- Keep cool during security screenings. Especially since 9/11, no passenger is immune from what may seem like annoyingly invasive searches, at the airport security screening area, the ticket counter, and at the gate before check-in. The best thing you can do is grin and bear it -- otherwise you will arouse suspicion and raise the ire of everyone behind and around you. Keep in mind that a one-way ticket means you are more likely to be taken aside for questioning.
- Don't carry items that set off metal detectors. All kinds of items that may seem unassuming can set off the detectors and cause delays -- and possibly inconvenient searches. Items to be aware of include keys, belt buckles, loose change, watches and jewelry, pens, metal collar stays, button-fly jeans, nail clippers, shoe shanks, and steel-toe boots.
- Don't worry about x-ray machines damaging your computer. Because airport X-ray machines do not create a magnetic pulse, they should not harm computer equipment, videocassettes, audiotapes, exposed film, or other gear. Keep in mind, however, that although state-of-the-art scanners won't harm computer hard drives, there's a chance that an outmoded scanner (like those in small overseas airports) might have an effect. Request hand inspection when in doubt.
- Walk through security with empty pockets. Carrying change, pens, cell phones, portable stereos, and other equipment through security only causes unnecessary delays and increases your likelihood of being frisked or searched thoroughly. Place all these items inside your carry-on bag before approaching security.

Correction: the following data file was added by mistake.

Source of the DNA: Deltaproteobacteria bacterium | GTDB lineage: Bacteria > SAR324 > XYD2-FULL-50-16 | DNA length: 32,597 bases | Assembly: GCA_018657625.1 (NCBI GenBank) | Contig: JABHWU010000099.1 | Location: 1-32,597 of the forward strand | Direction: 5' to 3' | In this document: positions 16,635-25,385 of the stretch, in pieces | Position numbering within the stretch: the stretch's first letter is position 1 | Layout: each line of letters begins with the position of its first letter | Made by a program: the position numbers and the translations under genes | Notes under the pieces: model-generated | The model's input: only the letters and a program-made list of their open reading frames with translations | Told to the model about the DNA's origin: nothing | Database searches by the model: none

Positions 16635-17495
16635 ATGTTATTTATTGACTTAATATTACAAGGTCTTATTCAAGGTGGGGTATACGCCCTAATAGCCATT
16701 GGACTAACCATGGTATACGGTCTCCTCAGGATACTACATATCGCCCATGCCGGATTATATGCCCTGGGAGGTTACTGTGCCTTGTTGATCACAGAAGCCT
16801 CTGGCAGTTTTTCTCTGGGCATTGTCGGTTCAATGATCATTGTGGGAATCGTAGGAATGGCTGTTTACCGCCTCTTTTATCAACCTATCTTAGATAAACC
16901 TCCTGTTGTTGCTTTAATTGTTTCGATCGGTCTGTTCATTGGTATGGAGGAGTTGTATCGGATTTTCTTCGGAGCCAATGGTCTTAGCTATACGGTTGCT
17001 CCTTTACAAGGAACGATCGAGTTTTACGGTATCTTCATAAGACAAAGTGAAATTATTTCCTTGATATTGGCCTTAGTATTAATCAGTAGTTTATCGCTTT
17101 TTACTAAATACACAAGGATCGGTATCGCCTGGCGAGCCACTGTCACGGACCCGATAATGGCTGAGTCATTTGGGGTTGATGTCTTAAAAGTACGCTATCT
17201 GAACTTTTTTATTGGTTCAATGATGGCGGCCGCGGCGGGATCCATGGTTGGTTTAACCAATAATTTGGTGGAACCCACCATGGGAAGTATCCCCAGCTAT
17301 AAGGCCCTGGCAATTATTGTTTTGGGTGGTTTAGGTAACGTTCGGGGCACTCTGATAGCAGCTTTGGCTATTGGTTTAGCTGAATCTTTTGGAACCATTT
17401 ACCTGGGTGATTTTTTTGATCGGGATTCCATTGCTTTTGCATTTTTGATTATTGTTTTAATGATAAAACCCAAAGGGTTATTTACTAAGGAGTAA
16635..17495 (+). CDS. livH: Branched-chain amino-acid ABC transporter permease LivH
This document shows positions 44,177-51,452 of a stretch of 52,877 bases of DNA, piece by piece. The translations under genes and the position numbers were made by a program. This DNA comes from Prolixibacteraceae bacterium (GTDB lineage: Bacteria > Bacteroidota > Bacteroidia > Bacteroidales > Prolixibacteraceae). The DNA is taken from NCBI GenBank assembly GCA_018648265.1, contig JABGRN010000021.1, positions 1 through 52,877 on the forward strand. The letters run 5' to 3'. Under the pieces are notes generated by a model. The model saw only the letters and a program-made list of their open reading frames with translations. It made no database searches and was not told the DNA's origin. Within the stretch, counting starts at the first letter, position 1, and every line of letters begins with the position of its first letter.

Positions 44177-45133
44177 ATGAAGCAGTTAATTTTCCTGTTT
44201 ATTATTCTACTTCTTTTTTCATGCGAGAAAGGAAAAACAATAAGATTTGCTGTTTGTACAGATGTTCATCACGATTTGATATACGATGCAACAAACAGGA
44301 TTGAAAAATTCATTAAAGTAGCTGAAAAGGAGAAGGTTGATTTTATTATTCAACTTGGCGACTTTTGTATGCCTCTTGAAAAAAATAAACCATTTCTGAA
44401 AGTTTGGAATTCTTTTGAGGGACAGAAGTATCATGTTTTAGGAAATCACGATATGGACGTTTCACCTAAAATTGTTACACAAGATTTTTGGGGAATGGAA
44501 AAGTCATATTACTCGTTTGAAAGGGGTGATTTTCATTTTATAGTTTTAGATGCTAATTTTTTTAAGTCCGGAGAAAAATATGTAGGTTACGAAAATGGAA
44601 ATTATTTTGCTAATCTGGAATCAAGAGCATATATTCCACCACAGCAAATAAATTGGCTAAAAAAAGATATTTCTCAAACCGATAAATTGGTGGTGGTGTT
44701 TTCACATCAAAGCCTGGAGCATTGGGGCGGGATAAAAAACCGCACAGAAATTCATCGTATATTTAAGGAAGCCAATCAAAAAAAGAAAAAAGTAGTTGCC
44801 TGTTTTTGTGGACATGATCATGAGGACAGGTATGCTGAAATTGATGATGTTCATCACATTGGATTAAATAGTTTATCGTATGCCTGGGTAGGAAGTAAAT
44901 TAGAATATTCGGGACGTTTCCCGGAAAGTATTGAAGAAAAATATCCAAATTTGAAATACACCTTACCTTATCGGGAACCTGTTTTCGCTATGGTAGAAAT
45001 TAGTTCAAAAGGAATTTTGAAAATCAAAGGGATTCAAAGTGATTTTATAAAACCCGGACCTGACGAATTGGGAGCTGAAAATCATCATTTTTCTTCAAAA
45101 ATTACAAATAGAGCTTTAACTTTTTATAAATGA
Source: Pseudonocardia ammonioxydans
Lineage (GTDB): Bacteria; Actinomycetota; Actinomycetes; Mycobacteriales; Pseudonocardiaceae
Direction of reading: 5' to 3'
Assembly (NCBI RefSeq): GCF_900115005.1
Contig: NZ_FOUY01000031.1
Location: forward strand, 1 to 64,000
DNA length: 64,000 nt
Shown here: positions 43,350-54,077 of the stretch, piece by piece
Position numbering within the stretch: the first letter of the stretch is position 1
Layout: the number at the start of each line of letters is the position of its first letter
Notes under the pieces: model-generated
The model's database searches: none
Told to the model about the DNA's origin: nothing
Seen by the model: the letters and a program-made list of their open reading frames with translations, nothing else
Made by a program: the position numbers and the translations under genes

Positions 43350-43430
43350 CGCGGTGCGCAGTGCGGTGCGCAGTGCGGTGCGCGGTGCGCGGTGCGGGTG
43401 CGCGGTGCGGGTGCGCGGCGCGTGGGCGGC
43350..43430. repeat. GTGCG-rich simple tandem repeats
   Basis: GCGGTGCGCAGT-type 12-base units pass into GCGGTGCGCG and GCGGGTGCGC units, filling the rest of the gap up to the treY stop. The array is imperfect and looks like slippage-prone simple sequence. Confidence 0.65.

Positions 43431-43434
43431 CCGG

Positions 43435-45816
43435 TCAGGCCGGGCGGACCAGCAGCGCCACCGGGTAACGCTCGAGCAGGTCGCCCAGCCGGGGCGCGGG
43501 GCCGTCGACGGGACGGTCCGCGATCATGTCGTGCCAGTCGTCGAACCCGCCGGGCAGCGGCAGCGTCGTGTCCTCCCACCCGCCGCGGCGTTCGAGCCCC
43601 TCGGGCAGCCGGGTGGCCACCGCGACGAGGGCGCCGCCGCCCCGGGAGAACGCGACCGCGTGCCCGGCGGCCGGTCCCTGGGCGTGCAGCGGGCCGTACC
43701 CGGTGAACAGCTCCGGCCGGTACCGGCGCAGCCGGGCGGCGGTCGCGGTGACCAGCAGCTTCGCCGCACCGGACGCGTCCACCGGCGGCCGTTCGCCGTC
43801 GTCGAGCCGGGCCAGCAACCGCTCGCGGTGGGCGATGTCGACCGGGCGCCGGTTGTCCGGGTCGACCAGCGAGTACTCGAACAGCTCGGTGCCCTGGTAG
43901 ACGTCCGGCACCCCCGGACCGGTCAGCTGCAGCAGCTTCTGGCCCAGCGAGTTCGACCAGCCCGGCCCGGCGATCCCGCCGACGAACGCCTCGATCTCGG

- Wear slip-on shoes when flying. Avoid boots or high-top shoes and sneakers. Shoes that are big or high enough to potentially conceal a weapon are a red flag when passing through airport security. You'll often be delayed and asked to remove your shoes, and possibly to undergo a full search of your clothing and luggage. Simple sneakers that slip off are the ideal traveling apparel for feet.
- Don't leave home without a government-issued photo ID. Airlines strictly enforce the requirement that every traveler have one. A driver's license works; some travelers feel more secure with a passport, even if all their travels are domestic. As solid identification, you can do no better. On international trips, a passport is mandatory.
- Book your ticket using the name on your ID. Just married? If you were ticketed using your spouse's last name but your ID remains in your maiden name, bring your marriage license to back up your explanation. Does the name on your ID differ from a nickname or middle name you prefer to be called? Avoid hassles and make sure that the ID matches the name on your ticket or e-ticket confirmation.
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